Summary

See companion post here.

Most work on forecasting, including most EA work on forecasting, is on short-range forecasting (defined loosely here as timescales of ~1 week - ~3 years). Yet most of the motivation for why forecasting is valuable appeals to long-range forecasting, defined loosely as forecasting on the timescale of greater than 10 years, or much longer.

Here, I argue that advances in short-range forecasting (particularly in quality of predictions, number of hours invested, and the quality and decision-relevance of questions) can be robustly and significantly useful for existential risk reduction, even without directly improving our ability to forecast long-range outcomes, and without large step-change improvements to our current approaches to forecasting itself (as opposed to our pipelines for and ways of organizing forecasting efforts). 

To do this, I propose the hypothetical example of a futuristic EA Early Warning Forecasting Center. The main intent is that, in the lead up to or early stages of potential major crises (particularly in bio and AI), EAs can potentially (a) have several weeks of lead time to divert our efforts to respond rapidly to such crises and (b) target those efforts effectively. 

A hedge fund is a useful analogy here, in terms of the hypothetical set-up. In the same way that hedge funds are private entities that (among other activities) convert large amounts of both structured data and unstructured data into accurate-ish prices, we can have a “forecasting center” that converts various forms of data into accurate predictions on EA-relevant questions. The forecasts are directly fed to key EA decision-makers.

This is the basic idea. There are several variants of this general idea that also seem promising (though also potentially net-negative). Of these, my top 3 are: a) combining the forecasting with a civilian intelligence (OSINT) arm to generate data about issues of unusually high EA importance, b) combination with a crisis response unit to respond to pivotal moments[1] directly and c) housing this forecasting center within a nation-state actor (perhaps the US government), to increase the chance that the forecasting center informs governmental rather than (just) EA rapid response decisions.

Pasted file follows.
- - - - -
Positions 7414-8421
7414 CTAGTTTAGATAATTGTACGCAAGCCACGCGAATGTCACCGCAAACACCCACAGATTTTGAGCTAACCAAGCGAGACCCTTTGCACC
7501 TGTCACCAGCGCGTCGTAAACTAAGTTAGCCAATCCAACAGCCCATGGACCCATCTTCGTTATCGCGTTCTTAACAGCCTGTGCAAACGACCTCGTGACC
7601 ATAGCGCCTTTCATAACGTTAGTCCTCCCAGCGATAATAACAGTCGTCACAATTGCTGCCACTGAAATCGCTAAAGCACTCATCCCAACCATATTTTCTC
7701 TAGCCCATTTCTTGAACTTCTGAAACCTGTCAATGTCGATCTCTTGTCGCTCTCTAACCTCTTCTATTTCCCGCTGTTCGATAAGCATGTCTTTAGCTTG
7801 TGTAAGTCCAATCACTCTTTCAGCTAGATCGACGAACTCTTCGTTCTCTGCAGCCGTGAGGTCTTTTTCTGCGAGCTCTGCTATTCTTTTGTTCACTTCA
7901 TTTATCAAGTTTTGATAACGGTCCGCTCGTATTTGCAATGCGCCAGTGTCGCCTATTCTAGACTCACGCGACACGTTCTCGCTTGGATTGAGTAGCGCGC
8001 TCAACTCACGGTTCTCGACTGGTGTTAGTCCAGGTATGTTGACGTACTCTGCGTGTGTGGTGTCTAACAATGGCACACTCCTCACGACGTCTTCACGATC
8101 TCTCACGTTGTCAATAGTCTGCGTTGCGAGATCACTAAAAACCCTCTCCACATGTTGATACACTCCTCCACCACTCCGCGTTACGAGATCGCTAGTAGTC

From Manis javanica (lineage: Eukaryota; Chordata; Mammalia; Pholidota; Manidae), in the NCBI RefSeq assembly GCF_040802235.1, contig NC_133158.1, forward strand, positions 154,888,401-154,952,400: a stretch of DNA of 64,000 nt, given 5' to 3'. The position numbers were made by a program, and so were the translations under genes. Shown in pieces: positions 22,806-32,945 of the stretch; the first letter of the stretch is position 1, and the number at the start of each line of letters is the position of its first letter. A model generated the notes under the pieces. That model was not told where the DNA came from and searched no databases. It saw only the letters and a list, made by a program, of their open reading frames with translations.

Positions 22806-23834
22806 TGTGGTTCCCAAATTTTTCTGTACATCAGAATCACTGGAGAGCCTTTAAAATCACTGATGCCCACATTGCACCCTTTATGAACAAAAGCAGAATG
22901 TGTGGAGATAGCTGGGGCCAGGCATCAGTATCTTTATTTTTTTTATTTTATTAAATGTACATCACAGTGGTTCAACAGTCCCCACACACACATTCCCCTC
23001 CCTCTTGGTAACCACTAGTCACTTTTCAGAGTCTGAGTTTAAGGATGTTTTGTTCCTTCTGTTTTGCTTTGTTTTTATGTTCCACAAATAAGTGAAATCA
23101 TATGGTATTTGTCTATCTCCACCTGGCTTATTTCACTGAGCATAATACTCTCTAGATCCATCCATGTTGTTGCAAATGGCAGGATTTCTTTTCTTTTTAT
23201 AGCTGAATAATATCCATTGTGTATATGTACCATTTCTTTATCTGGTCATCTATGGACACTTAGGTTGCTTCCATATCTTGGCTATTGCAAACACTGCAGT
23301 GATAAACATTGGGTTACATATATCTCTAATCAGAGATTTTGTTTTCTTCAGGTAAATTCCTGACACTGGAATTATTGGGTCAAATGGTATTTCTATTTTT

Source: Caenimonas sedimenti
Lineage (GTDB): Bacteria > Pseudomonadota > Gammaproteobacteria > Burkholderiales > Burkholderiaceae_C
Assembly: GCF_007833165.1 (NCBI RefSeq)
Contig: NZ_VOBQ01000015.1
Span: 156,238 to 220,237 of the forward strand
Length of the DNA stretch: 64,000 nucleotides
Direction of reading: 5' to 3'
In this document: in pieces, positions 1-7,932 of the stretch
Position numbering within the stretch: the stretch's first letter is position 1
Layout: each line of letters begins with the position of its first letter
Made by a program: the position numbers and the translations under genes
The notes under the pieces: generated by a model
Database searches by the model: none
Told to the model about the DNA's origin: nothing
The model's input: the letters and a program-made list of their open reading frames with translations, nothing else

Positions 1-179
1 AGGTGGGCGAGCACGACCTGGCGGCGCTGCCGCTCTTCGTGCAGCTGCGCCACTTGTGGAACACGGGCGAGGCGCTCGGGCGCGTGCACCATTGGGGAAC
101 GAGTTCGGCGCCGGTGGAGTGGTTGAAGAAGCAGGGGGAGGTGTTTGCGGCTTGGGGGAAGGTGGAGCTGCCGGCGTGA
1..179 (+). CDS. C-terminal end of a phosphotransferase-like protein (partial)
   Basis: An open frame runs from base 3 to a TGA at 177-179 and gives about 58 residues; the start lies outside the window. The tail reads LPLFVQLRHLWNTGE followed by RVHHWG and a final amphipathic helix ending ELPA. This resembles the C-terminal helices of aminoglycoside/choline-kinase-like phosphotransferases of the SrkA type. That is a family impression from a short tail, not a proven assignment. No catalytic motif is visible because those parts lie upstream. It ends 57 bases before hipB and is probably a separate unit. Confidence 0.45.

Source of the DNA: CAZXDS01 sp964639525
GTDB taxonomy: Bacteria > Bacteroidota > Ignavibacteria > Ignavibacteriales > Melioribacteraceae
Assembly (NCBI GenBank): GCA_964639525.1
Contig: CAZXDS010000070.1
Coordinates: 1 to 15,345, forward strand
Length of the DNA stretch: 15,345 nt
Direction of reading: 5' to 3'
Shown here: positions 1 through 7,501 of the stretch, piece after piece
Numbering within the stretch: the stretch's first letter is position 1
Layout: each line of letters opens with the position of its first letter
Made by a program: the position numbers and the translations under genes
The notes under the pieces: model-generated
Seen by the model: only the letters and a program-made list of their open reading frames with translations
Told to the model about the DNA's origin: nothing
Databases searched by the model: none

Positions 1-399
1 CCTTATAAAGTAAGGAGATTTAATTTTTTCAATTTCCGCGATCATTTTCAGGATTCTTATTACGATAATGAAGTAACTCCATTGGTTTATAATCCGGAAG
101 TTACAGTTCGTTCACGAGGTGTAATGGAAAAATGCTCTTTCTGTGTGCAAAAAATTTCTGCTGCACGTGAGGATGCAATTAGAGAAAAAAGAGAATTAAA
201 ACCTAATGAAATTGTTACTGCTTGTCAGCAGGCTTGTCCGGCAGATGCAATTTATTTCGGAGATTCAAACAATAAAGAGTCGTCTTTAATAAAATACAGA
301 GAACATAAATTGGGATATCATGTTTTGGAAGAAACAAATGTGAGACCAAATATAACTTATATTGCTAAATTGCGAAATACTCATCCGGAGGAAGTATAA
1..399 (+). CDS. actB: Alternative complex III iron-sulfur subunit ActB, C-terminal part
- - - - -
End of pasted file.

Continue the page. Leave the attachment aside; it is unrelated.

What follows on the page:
This post paints a specific vision for an organization that could be set up, and argues that we should aim towards it. Further work, from myself and others, would consider and prioritize a number of ways to aim towards this vision (including further research, starter projects or organizations to initiate, grants that are worth making, etc). Further work should also include a red-teaming of this vision, and other refinements.

Most of the points in this post will not seem original to people extremely acquainted with the EA forecasting space. Nonetheless, I thought it may be helpful to bring much of it in one place, as well as include my current opinionated best guesses and judgements. 

Early Warning Forecasting Center: What it is, and why it’d be cool

The “hedge fund” metaphor can convey a lot of related concepts, but the definition/cluster of ideas I most want to invoke is “a large private entity that (relatively) accurately converts much of the information in the world into clear, precise prices on the financial market.” Similarly, I want us to consider having an Early Warning Forecasting Center as analogous to a hedge fund: a large entity that converts all sorts of data into accurate, calibrated, by-default-private, predictions on short-range questions of EA interest.

What outputs would an Early Warning Forecasting Center provide?

I think the most obvious outputs are accurate, calibrated, constantly updated, forecasts for important questions of (longtermist) EA interest. The most important use case is Crisis Warning and Guidance: giving us additional “warning time” and decision-relevant information for future pivotal moments, which I expect to be both quite important and useful for biosecurity and AI risk, as well as future longtermist priorities. 

Earlier examples of work in this space include Epidemic Forecasting and Samotsevy’s nuclear risk forecasts, though they are of course about events substantially less pivotal than future events I’m hypothesizing. 

Biosecurity/Pandemic Response

A forecasting center can provide early warning about pandemics to select decision-makers in EA, or the EA community overall. (For why it might not be good to share forecasts with the entire EA community or the entire public by default, see “Why private forecasting?” below.)

The basic idea is that we would have many forecasting folks[2] within the forecasting center  privately tracking the probability of an existentially threatening pandemic next year, or next month. Once the aggregated best-guess forecast of an existentially threatening pandemic[3] is above a predetermined threshold, the information would be relayed to trusted EA decisionmakers (for example Open Phil) who would then decide what to do with this information. The forecasting center, in collaboration with other decision-makers, would continue to carefully monitor the situation and provide rapid, constantly updated forecasts to continue clarifying the situation.